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Brief Overview

In a capitalist system, private control of these productive enterprises is protected by the rule of law. A capitalist political system protects the exchange and distribution of capital between legal or private persons, which is driven by competition and profit-maximization, and where investments, distribution, income, production and pricing of goods, commodities and services are predominantly determined through the operation of a market economy] in which anyone can participate in supply and demand and form contracts with anyone else, rather than by central economic planning. Human labor power is for sale in the market as one of the many commodities.

Formal Definition

Capitalism is an economic system in which capital goods are operated and traded chiefly by private individuals or corporations for the purpose of profit, with the state confined in providing some public goods and infrastructure.

Detailed Description

In capitalist systems, goods and services, including those regarding the most basic necessities of life, are produced for profitable exchange. Capitalism is originally defined as a mode of production, where it is characterized by predominantly private ownership of the means of production, distribution and exchange in a mainly market economy. According to Marxist analysis, a core requirement of a capitalist society is that a large portion of the population must not possess sources of self-sustainment that would allow them to be independent, and must instead be compelled, in order to survive, to sell their labor for a living wage. Capitalism is usually considered to involve the right of individuals and businesses to trade, incorporate, and employ workers, in goods, services (including finance), labor and land. In modern "capitalist states", legislative action is confined to defining and enforcing the basic rules of the market though the state may provide some public goods and infrastructure. Capitalist economic practices became institutionalized in England between the 16th and 19th centuries, although some features of capitalist organization existed in the ancient world, and early forms of merchant capitalism flourished during the Middle Ages. Capitalism has been dominant in the Western world since the end of feudalism. From Britain it gradually spread throughout Europe, across political and cultural frontiers. In the 19th and 20th centuries, capitalism provided the main, but not exclusive, means of industrialization throughout much of the world. Because all large economies today have a mixture of private and public ownership and control, and some feel that the term "mixed economies" more precisely describes most contemporary economies. The capitalist mixed economy is the main capitalistic system, where the state intervenes in market activity and provides some services. Other systems include laissez-faire, where the state plays a minimal role and anarcho-capitalism where the market and private enterprise are completely free from the state which is nonexistent. During the last century capitalism has often been contrasted with centrally planned economies.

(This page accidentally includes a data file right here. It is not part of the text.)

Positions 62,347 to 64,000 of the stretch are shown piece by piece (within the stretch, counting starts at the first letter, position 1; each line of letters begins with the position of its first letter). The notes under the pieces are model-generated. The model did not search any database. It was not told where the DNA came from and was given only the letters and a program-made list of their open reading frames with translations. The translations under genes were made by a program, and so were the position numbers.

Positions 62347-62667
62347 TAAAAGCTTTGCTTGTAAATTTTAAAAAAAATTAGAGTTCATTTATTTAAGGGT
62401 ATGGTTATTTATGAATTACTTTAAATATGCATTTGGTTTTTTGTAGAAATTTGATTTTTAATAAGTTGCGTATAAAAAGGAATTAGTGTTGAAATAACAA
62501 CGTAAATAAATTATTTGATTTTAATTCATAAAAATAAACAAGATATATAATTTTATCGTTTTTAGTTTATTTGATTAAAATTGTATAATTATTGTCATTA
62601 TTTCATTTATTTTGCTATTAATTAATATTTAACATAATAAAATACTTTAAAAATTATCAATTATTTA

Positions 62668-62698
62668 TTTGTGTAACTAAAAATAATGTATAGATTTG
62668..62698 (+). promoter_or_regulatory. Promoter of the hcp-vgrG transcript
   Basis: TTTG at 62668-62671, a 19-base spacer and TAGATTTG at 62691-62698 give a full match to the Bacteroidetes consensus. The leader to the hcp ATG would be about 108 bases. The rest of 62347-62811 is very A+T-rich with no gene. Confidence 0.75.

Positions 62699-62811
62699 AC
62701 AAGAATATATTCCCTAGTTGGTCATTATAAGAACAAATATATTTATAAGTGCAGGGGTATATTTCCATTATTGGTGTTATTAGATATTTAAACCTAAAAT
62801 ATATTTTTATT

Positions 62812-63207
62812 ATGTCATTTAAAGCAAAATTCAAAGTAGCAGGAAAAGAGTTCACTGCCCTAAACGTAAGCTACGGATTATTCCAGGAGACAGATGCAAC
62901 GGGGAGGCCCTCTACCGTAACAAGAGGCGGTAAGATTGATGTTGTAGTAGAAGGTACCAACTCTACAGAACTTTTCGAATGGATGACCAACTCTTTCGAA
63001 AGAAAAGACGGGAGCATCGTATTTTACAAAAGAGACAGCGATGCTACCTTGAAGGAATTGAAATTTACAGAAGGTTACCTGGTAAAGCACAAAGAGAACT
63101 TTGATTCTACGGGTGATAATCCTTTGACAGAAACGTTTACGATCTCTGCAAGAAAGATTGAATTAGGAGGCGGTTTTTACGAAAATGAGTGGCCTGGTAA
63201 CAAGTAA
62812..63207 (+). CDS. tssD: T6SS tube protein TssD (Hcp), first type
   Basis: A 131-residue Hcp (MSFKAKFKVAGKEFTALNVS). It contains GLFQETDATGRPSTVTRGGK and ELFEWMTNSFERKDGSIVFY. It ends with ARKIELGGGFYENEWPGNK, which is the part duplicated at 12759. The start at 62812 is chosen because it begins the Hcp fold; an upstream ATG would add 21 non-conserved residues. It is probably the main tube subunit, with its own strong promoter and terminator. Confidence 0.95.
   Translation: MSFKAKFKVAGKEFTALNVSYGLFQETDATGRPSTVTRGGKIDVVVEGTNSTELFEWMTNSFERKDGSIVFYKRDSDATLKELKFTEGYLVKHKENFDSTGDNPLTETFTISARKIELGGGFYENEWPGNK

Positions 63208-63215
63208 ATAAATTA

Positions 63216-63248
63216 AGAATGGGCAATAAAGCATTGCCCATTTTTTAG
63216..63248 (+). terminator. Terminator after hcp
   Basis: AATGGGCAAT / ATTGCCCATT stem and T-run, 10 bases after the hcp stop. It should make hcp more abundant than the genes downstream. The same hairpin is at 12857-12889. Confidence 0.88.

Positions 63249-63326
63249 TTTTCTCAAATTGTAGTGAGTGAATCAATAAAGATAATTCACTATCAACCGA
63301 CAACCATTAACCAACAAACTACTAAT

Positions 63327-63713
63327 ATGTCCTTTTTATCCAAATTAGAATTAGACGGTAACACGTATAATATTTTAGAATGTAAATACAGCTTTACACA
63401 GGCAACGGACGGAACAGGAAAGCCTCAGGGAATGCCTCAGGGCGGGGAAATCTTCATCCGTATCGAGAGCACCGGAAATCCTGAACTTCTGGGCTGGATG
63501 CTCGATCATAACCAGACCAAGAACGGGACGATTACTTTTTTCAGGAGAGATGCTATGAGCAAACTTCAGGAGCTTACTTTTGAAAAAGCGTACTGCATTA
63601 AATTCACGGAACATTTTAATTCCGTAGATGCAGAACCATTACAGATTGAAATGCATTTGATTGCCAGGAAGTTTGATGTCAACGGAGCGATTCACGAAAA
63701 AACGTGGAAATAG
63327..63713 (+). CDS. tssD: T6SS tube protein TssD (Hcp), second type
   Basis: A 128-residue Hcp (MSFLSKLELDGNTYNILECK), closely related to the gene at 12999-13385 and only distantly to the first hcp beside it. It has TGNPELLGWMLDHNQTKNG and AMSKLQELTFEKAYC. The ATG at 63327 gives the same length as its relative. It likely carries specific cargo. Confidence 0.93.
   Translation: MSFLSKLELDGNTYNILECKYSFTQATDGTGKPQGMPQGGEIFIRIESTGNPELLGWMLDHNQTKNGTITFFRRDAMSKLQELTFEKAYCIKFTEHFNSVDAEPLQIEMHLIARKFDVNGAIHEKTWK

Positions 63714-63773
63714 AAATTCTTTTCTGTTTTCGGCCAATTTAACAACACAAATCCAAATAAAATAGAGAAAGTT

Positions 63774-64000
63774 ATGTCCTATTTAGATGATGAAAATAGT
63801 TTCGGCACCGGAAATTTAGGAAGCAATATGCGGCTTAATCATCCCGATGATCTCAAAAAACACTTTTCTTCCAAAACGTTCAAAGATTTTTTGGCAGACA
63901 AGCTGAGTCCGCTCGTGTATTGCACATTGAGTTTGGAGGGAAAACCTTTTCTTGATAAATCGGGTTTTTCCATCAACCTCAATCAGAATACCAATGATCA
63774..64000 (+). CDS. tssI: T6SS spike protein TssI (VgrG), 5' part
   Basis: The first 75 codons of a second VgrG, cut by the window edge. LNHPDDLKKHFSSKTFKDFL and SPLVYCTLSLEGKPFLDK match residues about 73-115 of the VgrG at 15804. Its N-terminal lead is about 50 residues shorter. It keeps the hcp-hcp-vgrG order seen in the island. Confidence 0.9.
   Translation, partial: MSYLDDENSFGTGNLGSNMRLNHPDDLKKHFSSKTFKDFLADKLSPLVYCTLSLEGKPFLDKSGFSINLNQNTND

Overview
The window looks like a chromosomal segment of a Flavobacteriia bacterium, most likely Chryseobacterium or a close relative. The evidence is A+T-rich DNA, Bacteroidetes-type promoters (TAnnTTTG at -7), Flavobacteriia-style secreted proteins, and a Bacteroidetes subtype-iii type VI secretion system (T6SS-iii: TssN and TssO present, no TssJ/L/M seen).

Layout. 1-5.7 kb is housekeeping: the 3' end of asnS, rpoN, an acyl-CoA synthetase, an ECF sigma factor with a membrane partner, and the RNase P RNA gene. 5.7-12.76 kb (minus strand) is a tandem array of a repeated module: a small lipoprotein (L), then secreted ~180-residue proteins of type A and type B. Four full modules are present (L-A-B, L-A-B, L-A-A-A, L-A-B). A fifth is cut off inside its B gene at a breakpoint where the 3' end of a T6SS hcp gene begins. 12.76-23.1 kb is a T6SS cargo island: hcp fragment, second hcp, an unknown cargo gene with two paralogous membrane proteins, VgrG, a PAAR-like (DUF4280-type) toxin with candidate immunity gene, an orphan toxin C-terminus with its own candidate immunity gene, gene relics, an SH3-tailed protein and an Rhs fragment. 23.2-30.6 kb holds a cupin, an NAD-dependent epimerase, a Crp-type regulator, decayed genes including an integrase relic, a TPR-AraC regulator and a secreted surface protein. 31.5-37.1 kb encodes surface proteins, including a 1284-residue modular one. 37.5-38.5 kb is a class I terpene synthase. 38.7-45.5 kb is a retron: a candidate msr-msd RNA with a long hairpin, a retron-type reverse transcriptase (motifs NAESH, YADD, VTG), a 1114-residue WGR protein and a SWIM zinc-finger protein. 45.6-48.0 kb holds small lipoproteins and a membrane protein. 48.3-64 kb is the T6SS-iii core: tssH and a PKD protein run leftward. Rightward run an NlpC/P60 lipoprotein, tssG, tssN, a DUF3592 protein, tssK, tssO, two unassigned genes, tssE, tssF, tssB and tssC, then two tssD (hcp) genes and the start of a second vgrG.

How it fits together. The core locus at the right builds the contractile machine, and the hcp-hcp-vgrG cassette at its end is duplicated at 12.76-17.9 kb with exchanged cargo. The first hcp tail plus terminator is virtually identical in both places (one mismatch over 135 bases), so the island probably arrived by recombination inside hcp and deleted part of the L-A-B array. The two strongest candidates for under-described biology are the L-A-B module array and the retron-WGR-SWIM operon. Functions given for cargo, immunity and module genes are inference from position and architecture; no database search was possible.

Recommended Reading

Bacher, Christian (2007) Capitalism, Ethics and the Paradoxon of Self-exploitation

Obrinsky, Mark (1983). Profit Theory and Capitalism, University of Pennsylvania Press

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